Mindset is an attitude. It’s like a lens through which we live. If we go about life with a negative mindset, it follows that we feel negative emotions.
Consider some of the personalities in your workplace and life. Who are the types who always seem to get ahead: Is it the risk-takers or the people who quietly and reliably go about their duties? Is it the person who invites change, or the person who is bright but rests on their laurels?
The person who proclaims themselves an utter failure after receiving poor feedback on a project is the one demonstrating a fixed mindset, and may avoid future projects and situations where they feel measured. Meanwhile, the person with a “growth mindset” looks forward to evaluation as it shows them where to focus their energy for next time.
In her book Mindset, Carol S. Dweck, Ph.D., discusses the link between our mindset and ability to achieve. One of her key ideas is that in order to keep achieving, it’s important to cultivate a ‘growth mindset’. This way of thinking assumes that nothing is static. We can improve our talents and intelligence through effort and dedication.
Conversely, people with a fixed mindset don’t have this flexibility of thought. They think that what they have is their lot, the end, so to speak. The fixed mindset is a self-defeating attitude because it excuses poor performance on a lack of fixed ability.
Dweck recommends thinking about how you handle criticism, exploring all channels, for professional development, and try to see others as an opportunity for growth rather than people who threaten your status.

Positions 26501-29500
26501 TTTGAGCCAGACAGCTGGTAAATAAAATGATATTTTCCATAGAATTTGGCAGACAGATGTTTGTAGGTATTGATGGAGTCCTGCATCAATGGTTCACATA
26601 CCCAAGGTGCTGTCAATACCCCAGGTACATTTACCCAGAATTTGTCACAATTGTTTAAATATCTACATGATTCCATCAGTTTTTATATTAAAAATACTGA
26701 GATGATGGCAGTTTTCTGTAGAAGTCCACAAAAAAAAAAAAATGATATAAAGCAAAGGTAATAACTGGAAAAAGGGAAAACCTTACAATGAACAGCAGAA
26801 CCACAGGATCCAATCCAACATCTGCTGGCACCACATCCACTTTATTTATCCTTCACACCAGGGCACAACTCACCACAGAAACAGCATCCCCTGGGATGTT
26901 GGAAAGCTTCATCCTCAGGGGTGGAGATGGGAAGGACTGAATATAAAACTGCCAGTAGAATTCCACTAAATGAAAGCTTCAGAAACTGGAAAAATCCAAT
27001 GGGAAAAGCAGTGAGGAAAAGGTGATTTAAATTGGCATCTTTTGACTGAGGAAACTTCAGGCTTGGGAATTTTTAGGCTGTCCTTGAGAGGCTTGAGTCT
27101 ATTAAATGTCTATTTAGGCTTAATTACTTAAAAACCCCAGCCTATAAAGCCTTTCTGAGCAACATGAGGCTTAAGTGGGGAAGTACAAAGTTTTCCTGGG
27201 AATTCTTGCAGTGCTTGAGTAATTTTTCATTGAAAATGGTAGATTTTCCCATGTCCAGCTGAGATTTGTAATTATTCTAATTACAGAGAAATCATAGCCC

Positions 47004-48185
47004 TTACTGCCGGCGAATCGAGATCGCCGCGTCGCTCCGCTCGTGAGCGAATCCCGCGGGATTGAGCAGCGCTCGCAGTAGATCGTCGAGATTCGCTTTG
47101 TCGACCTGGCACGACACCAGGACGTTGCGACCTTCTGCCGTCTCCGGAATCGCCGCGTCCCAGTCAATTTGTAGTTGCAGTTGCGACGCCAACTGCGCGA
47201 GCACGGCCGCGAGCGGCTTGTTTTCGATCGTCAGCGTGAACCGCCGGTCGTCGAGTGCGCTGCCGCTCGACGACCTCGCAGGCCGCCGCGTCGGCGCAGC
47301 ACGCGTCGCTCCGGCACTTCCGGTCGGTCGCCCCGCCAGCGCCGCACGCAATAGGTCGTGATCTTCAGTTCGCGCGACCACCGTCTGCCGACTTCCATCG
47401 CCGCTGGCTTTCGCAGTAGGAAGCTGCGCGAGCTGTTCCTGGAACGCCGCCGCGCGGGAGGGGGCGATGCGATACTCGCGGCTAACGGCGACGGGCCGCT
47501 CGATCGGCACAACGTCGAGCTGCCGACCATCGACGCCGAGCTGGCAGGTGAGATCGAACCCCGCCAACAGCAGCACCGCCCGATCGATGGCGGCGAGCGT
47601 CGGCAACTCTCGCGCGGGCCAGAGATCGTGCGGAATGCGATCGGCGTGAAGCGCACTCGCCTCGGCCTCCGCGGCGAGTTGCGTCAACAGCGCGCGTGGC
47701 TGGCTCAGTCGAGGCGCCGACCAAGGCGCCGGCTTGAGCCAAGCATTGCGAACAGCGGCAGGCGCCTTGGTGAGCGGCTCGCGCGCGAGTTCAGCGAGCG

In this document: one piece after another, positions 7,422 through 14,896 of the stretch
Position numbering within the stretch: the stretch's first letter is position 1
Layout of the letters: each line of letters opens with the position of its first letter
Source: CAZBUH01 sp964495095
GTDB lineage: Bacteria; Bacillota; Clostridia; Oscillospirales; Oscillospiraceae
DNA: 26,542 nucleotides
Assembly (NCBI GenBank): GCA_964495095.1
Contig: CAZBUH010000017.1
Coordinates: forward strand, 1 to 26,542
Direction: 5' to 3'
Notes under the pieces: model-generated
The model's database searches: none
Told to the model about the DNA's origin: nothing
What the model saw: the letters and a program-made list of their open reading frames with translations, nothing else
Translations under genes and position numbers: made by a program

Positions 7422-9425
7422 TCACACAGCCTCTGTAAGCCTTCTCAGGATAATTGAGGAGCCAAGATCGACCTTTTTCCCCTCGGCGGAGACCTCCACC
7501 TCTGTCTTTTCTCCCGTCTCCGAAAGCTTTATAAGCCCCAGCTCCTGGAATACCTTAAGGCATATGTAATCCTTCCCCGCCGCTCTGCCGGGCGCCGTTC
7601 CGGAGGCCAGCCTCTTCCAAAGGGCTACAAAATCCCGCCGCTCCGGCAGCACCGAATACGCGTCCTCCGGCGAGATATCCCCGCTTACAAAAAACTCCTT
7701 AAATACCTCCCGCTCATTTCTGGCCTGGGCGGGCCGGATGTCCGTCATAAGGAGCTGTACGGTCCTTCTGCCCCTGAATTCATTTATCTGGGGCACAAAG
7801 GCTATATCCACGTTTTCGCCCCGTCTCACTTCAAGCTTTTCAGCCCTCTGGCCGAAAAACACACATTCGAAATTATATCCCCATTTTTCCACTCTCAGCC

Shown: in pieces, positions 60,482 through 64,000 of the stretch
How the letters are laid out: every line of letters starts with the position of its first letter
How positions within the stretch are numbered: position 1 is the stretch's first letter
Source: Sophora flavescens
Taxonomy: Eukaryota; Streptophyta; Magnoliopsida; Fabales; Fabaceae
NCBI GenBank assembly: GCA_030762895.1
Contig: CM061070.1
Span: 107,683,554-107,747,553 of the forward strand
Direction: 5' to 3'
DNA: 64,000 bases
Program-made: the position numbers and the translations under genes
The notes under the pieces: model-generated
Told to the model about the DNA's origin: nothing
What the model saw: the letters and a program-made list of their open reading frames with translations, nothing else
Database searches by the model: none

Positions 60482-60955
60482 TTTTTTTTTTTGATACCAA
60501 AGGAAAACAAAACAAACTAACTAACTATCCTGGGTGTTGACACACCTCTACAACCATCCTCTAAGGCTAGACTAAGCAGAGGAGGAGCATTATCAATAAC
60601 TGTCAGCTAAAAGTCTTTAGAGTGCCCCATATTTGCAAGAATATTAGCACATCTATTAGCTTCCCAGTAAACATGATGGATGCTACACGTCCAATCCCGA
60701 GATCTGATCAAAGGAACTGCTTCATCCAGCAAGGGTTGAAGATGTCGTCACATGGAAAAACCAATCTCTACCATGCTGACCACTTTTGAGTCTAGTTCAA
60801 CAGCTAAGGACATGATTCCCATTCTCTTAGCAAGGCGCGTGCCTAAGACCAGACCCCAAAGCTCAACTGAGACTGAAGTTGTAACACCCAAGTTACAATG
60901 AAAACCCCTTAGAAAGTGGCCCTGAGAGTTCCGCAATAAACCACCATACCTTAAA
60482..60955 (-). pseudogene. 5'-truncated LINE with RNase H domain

As a manager, you can foster talent by encouraging a growth mindset in employees. It can start with a simple welcoming of contributions and suggestions, allowing everyone to have a voice.
Switching mindset is not necessarily easy. Your attitudes are a culmination of all that you have experienced, your history, personality and self-esteem all in one. If low self-esteem is keeping you in a negative state, make an action plan to work on it.
Think about how much you can develop as a person by changing your mental filters. The choice is yours. Once you start taking responsibility for how you are feeling and stop seeking approval from outside, you will feel a lot more empowered.
Through changing your mindset, you learn to phrase and approach your goals differently. When you can start to see problems as challenges, you know you are on the right track.
You can find out more about Carol Dweck and her research here:
This ten minute TED talk is highly inspirational.
The Mindset website includes a short quiz to assess your current mindset.
Dweck, C.S. Mindset. (2006). Mindset. New York: Ballantine Books.